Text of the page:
Sunday, May 3, 2015

page 74 -- Rising Sun, Elijah Morse

updated 15 November 2015
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Surprisingly, honest conversations about racism in America sometimes begin with those who collect or exhibit trade cards or antique bottles. Jack Sullivan, who was named to the Hall of Fame by the Federation of Historical Bottle Collectors in 2012 has written several posts on his blog, "Bottles, Booze and Back Stories" that are of interest in this regard. The Federation enumerates Sullivan's accomplishments on their award page:
"Author of an incredible number of bottle and pottery-related stories, Jack Sullivan’s name has been a familiar one to collectors for many years. He has written extensively for collector publications in the U.S., England, Australia and Canada. ...[H]e writes frequently for Bottles and Extras, the Ohio Bottle Club’s Ohio Swirl newsletter and the Potomac Pontil, the online publication of the Potomac Bottle Club. ...He also has written three self-published books on whiskey containers and other collectibles. Jack also maintains two online blogs devoted to aspects of collecting and history – “Bottles, Booze and Back Stories,” and “Those Pre-Prohibition Whiskey Men.” His collecting interests include glass and ceramic whiskey containers, whiskey collectibles, breweriana, hillbilly items and paperweights. Jack holds B.A. (1957) and M.A. (1960) degrees in journalism from Marquette and a PhD in international relations from American University (1969)...."
I have not had a chance to review all of his writings, but can recommend the following posts from Bottles, Booze and Back Stories:
  • Black History Month: A Fourth Look at Whiskey Advertising (February 2015) "For this post I have grouped ... [images] around three themes:  1) The use of what apparently was believed to be black language patterns, 2) the depiction of children, and  3) blacks shown at an occupation.  For last I have saved an illustration that, at least for me, was startling."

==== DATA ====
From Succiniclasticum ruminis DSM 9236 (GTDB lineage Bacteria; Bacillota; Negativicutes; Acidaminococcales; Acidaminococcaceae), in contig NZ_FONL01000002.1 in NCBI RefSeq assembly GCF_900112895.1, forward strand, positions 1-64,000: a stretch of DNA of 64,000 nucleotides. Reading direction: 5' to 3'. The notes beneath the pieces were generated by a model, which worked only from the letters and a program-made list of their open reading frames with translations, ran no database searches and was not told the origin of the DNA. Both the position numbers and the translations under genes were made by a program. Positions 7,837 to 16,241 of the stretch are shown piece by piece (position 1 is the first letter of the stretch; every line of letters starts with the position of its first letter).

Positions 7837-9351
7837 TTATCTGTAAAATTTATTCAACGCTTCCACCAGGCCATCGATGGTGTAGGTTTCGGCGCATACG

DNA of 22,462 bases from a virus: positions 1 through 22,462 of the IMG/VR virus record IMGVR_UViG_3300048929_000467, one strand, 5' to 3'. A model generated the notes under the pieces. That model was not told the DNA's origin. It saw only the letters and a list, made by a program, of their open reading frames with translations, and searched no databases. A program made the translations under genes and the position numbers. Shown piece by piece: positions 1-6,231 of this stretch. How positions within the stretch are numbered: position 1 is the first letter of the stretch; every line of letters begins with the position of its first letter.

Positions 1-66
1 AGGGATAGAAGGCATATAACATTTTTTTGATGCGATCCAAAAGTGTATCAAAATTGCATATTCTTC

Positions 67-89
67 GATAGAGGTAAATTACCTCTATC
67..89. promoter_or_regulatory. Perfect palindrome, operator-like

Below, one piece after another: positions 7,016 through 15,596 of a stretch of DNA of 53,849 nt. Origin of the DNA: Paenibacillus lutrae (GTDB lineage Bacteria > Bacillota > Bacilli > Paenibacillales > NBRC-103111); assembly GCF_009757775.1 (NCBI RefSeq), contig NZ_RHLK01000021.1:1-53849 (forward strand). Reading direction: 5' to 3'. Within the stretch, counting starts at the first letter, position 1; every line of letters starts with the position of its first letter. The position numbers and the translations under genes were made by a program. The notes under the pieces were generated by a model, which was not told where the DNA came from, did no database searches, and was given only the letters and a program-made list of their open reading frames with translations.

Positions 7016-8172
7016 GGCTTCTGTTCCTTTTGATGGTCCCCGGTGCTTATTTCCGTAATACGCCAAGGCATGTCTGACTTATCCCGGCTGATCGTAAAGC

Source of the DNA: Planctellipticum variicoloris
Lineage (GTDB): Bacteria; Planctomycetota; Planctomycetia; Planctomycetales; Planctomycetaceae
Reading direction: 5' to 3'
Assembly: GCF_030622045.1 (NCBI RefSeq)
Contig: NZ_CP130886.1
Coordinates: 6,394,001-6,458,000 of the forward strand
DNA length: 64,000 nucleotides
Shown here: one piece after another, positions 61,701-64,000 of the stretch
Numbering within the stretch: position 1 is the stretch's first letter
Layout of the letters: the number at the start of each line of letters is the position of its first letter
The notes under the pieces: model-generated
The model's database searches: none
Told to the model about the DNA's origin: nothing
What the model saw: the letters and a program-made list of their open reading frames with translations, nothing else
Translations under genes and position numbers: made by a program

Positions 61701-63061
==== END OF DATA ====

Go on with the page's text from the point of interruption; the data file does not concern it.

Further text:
• Blacks in Whiskey Advertising III (February 2013) "This year I have gathered another group of images from the late 19th and early 20th centuries, several of them disturbing but nevertheless instructive."
  • Black Waiters: "Fetch, Toby, Fetch" (February 2011) "This year my Black History blog will concentrate on blacks in wait service. Here my conclusion is that whiskey ads often treated black waiters with more dignity before, rather than after, Prohibition."
  • Blacks in Whiskey Ads - 150 Years (February 2010) 'The depiction of African-Americans in whiskey merchandising over the past 150 years has reflected societal changes. The trade card “Essence of Old Virginia,” for example, has been dated from 1859, on the eve of the Civil War. It advertises “Wheat Whiskey” of the A.M. Bininger Co. of New York City. The obvious message conveyed is how happy Southern slaves are playing music and dancing for their white masters. The ad surely was scorned by Abolitionists."




The Rising Sun manufacturing complex is captured on Google Street View in this Sept 2013 shot from 870 Washington St., Canton MA.


The Rising Sun building is in the left background of this view.

Page 87 of the Earl J. Arnold Advertising Card Collection has additional information on Rising 

Sun and its founder Elijah Morse. The draft of the Canton Bicentennial History Book (Canton Historical Society) sums things up for us thusly:
"One of the most influential Canton manufacturers and politicians in the late nineteenth century was Mr. Elijah Morse. He was elected to the state legislature in 1876 and was elected to the state senate in 1886 and 1887. He served in four sessions of Congress and would have served a fifth term if his health hadn’t failed. Mr. Morse resided in Sharon at the time of the Civil War when he enlisted as a member of the Massachusetts 4th Regiment. During their campaign against Port Hudson, Louisiana, he was captured by the Confederates during their raid on Brashear City.
"When Elijah returned from the war in 1864, he obtained a formula to manufacture stove polish from Dr. Charles Jackson, a noted Boston chemist. He began production of the polish in small amounts, selling it from door to door, eventually building a factory on the east side of Washington Street just north of Sherman Street. In 1868 he joined forces with his brother Albert and formed Morse Brothers.
"The company had Plumbago (graphite) mined and shipped in bulk from Ceylon. Once the raw product arrived in Canton it was ground into a fine dust and mixed according to the formula, compressed into cakes and packaged for sale. The paste or polish was distributed under two names, Rising Sun Stove Polish and Sun Paste Polish. The product was sold in wrapped cakes, and tins. The tins were made of good American tin and manufactured on the factory grounds. Mr. Morse was a true believer in advertisement and made Rising Sun Stove Polish and Morse Bros., Canton, Massachusetts U. S. A. well known around the world. Elijah Morse died in 1896 at which time his sons gained control of the company and continued the business. As advances were made in new types of stoves the market in this country for their product began to drop and the business suffered. On July 19, 1912 the last advertisement for the polish appeared in the Canton Journal and shortly thereafter the doors closed."

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